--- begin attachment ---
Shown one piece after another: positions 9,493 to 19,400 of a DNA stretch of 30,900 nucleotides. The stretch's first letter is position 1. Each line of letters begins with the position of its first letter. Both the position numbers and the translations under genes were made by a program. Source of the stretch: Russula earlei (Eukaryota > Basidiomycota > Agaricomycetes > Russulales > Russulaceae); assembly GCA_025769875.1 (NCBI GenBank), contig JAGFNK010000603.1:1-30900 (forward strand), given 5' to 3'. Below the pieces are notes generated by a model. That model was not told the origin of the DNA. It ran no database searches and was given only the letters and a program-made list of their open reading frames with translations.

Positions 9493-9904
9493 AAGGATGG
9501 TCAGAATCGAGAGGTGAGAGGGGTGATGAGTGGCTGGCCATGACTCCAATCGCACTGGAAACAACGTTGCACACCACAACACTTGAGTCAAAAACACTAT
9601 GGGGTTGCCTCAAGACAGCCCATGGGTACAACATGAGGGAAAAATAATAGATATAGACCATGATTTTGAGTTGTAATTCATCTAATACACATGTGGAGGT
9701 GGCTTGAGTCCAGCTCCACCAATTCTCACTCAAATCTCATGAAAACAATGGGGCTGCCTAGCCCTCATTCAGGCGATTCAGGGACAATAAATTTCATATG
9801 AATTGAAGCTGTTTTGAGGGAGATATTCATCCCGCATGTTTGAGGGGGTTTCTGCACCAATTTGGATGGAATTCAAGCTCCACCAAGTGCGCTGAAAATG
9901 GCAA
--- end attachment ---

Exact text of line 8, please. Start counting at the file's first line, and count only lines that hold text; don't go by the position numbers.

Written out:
9901 GCAA